Whilst Wales have definitely made progress in their attacking game their defence still seems worryingly fragile, they missed 22 tackles against Ireland (out of 231) and against Scotland where they had more possession they actually conspired to miss 25 (out of 226). If they are actually concerned about this is difficult to know though as their defensive strategy seems to involve creating turnovers more than stopping the opposition making easy yards, in an NFL parlance they’re happy to bend but don’t want to break. A lot of the tackles that are missed are in the wide channels as they almost deliberately defend very narrow (it seems nonsensical to leave the empty space they do out wide but a returning Jonathan Davies may correct the issues they appear to have with their “spacing”) as they resource rucks more than most teams in an attempt to win turnovers or penalties. Winning turnovers is a key part of their attacking plan which appears quite a risky proposition and requires a certain level of sympathy from the referee (although can also lead to attacking players losing ther discipline as they clear out defenders which is why so many players were sent off against Wales last season). Contrastingly England’s defence has improved, after missing 17 tackles in Edinburgh they missed just 10 against Italy (France only missed seven against Italy, but that’s Shaun Edwards for you), England’s defence coach is also a former rugby league player Australian Anthony Seibold and he puts a real emphasis on line speed (most do), but this has lead them to concede 5 penalties for offside in the first two games. The other reccuring discipline problem plauging England is at the breakdown, they’ve given away 8 penalties at the ruck so far and that either means they’ve been competing hard as Wales try to do but with more enthusiasm than control or that they’ve struggled to correctly resource their own rucks and had to hold on to the ball which will be music to Gareth Williams the Welsh breakdown coach’s ears.
England have scored 6 tries in the tournament so far but 5 of them came in the game against Italy who were really completely devoid of inspiration and by the end of the game had missed 19 of the 216 tackles they had been asked to make so it was by no means a sparkling attacking display from the visitors who had two tries disallowed by the TMO and made 14 handling errors as they struggled to gel as a unit. Both teams only managed a single try against the Scots though so this could be a very even contest and if it becomes a staccato affair with Mike Adamson being a particularly fussy referee who struggles to keep up with long passages of play it could benefit Wales. Alternatively a lot of set pieces should favour England who appear set to name a gargantuan team with the return of 113 kg Courtney Lawes in a back row with 110 kg Tom Curry and 118 kg Alex Dombrandt whilst Wales will be missing three of their most experienced forwards and the promising Christ Tshiunza.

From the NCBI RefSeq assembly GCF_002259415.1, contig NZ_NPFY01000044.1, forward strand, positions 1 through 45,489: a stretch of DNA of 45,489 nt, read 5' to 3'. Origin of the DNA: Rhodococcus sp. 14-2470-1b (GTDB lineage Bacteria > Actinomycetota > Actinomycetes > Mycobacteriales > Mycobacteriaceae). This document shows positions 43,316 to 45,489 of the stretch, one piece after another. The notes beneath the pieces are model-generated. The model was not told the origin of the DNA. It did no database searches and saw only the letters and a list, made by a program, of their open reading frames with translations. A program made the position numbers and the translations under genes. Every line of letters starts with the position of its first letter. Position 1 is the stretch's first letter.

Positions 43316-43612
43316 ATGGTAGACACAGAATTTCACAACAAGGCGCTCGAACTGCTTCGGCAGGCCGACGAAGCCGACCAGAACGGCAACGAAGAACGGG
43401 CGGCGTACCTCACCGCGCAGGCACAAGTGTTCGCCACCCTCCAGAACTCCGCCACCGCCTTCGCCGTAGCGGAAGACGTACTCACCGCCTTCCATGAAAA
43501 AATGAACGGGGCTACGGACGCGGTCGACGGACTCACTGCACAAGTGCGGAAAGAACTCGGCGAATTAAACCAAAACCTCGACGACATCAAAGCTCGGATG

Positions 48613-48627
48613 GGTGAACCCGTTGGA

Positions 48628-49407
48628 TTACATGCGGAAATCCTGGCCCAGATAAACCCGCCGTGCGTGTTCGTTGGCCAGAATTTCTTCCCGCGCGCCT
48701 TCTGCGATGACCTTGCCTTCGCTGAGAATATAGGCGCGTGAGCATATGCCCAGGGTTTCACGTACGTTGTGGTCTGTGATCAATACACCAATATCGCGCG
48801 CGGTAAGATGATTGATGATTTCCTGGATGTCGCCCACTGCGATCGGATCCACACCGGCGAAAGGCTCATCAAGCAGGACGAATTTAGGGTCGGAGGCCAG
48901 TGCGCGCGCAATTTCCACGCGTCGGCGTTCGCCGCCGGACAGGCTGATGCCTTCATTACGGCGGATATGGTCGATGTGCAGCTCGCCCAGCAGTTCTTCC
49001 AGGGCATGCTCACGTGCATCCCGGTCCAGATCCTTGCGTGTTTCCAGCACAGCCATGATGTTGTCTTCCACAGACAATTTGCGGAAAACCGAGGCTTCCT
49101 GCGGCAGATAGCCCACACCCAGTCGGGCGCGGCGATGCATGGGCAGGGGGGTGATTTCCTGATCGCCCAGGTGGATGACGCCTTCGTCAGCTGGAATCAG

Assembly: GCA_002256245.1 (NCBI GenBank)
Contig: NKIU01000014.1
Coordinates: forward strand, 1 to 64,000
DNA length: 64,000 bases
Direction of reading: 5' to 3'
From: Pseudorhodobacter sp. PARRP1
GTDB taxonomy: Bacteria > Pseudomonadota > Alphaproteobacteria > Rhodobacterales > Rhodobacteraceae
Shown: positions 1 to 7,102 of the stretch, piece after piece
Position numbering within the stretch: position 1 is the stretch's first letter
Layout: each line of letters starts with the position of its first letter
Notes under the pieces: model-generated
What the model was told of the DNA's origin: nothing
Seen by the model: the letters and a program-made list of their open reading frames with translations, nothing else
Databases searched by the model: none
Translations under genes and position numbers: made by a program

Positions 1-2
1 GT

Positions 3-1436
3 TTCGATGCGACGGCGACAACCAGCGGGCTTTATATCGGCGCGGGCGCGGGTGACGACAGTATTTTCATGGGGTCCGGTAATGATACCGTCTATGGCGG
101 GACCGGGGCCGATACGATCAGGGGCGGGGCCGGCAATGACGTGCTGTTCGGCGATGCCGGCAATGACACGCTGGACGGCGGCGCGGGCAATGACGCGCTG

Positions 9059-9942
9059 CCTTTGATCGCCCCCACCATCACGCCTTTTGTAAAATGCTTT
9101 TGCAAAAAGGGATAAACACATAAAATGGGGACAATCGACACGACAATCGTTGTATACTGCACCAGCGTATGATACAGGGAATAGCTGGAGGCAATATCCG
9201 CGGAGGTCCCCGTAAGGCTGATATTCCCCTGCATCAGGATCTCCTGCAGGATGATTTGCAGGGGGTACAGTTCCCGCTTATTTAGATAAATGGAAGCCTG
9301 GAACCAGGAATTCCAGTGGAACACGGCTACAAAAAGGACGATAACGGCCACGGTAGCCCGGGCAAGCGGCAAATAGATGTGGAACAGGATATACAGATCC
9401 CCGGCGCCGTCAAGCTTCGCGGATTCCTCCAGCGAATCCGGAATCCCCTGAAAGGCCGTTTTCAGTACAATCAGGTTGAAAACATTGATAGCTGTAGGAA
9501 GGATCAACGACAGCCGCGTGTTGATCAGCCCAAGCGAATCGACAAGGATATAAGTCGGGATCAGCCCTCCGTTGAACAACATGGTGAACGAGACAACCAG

Twickenham should be bathed in sunshine on Saturday and that could make for a really interesting game with an England backline who want to attack but haven’t really clicked just yet and a Welsh back three who want to counter attack from any loose kicks as they thrive running in a broken field. However the England backline will only be able to attack effectively with quick ruck ball and Wales will do everything in their power to prevent them generating that so it will be a battle in the contact area and how the officials interpret it may well decide the game. Wales haven’t won at Twickenham since the Rugby World Cup in 2015 and their last 6 Nations victory was back in 2012 so it would be a surprise if they left west London with a result this week and since this is their first home game in 2022 it wouldn’t be at all surprising if this is the game where England’s attack find their feet. The creativity of Max Malins out wide against the narrow Wales defensive line is setting off all sorts of alarm bells for me and with Louis Rees-Zammitt’s omission there’s a real lack of pace in the Wales team who have been struggling to score tries so the smart money is on a comfortable England win, 27-10 or somewhere in that ballpark.